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  #1  
Old 02-27-2013
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Genetics Cystic Fibrosis Probability

Father is affected with CF phenotypicaly, mother is well phenotypicaly but her sister has cystic fibrosis. Came for prenatal checkup and want to know what chance of this child of this couple have cystic fibrosis?
a) 1/4
b) 2/3
c) 1/3
d) 3/4
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  #2  
Old 02-27-2013
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probably 2/3
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I feel like the answer would be 3/4 = 75%

I will be guessing these kinda of question on my exam.Hope I get them right.
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oops i did mistake 1/3
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C) 1/3
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a) 1/4...........
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Old 02-27-2013
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1/3.. mother's sister had CF hence chances that the mother has the allele is 2/3. The father has the disease.. hence he is going to contribute anyways . hence the probability that the child has CF is equal to the probability that the mother carries the allele, which is 2/3 times the chance of getting a child which has the disease which is 1/2 hence the answer is 1/3
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Default answer c) 1/3

Quote:
Originally Posted by 4u.venkatesh View Post
1/3.. mother's sister had CF hence chances that the mother has the allele is 2/3. The father has the disease.. hence he is going to contribute anyways . hence the probability that the child has CF is equal to the probability that the mother carries the allele, which is 2/3 times the chance of getting a child which has the disease which is 1/2 hence the answer is 1/3
answer is c) 1/3
ya you are corect mother has 2/3 chances of heterogenous mutant alele.

2/3*1/2 (2/3 times 1/2) = 1/3

this calculation is confusing esp for female doctrs pls break this calculation in simple way:sorry:
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Old 02-28-2013
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Default I have a confusion...

Quote:
Originally Posted by 4u.venkatesh View Post
1/3.. mother's sister had CF hence chances that the mother has the allele is 2/3. The father has the disease.. hence he is going to contribute anyways . hence the probability that the child has CF is equal to the probability that the mother carries the allele, which is 2/3 times the chance of getting a child which has the disease which is 1/2 hence the answer is 1/3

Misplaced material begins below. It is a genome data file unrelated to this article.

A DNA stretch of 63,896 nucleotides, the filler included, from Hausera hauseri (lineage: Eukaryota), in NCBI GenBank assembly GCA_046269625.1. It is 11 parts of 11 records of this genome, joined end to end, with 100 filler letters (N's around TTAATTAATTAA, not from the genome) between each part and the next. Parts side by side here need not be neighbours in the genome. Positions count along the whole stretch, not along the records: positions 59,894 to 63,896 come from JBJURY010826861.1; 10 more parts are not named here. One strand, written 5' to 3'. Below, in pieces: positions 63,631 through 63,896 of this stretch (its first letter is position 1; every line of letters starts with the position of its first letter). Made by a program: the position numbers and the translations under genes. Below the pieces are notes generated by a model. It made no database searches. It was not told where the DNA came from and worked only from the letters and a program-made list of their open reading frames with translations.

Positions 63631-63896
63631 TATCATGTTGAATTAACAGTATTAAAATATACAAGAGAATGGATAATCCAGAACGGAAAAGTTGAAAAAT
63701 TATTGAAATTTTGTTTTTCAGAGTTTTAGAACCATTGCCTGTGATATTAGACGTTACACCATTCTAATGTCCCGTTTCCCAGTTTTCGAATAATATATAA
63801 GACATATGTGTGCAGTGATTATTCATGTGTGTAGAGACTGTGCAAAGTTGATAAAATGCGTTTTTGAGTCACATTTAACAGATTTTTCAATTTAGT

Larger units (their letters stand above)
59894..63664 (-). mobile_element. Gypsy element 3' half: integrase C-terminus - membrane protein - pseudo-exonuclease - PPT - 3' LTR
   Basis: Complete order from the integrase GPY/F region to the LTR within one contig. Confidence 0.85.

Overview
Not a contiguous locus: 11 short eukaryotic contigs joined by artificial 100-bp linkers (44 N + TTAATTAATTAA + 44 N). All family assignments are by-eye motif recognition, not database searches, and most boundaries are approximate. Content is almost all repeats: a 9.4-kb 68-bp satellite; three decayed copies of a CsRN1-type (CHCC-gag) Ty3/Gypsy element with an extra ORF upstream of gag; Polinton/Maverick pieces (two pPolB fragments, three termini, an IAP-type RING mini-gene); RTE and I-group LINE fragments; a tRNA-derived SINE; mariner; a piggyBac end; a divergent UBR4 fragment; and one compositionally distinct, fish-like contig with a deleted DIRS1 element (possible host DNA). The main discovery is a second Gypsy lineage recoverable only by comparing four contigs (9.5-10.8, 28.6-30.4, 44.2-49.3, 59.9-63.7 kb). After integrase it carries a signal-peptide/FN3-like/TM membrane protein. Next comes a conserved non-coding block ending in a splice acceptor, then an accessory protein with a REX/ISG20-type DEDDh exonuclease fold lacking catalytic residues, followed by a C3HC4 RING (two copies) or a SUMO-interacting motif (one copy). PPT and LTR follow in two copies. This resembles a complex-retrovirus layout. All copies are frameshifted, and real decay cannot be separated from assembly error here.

Not one but lotsa

The one here, though, is that when we say the mother's sister is affected, won't it mean the following options and not just option a) coz we don't know the genotype of the mother's parents and we have to satisfy the mother being heterozygous (carrier) and her sister being homozygous (affected) for recessive gene, which can be encountered in these two ways :

a) both father and mother of the child's mother were heterozygous carriers and then the probability of mother being heterozygous is 2/3

b) one of the parent is homozygous for the recessive gene (affected) while the mother is heterozygous and then the probability of mother being heterozygous is 1 (100%)

Why did we choose the a)? Am I missing something??
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You need to first calculate the odds that the mother has a defective allele. . Since her sister has the disease. . Both of her parents must be having the alleles. . Construct a diagram for recessive inheritance. . You can see that chances of disease is 1/4 , in the remainig three children. . Two are carriers and one is normal. . Hence the chance of the mother being a carrier is 2/3. . Does this help?
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"# The woman's parent is an obligate carrier coz they definitely got 1 allele from grandma, so her probability is 1

# The woman herself has a 50% chance of being a carrier from her parent, so her probability is 1/2

# Above two points are the same for the woman's husband as they have same grandparents

# The probability of the heterozygous woman and her husband of having a child affected is 1/4 (autosomal recessive)

so now multiply all these probabilities: 1/2 x 1/2 x 1/4 = 1/16"
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It's 4) 1/256
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Quote:
Originally Posted by singular View Post
So, this is what I was missing!! Thanks! Thanks! Need to keep that in mind.




There's a question from KLN which is haunting me.. Here it goes: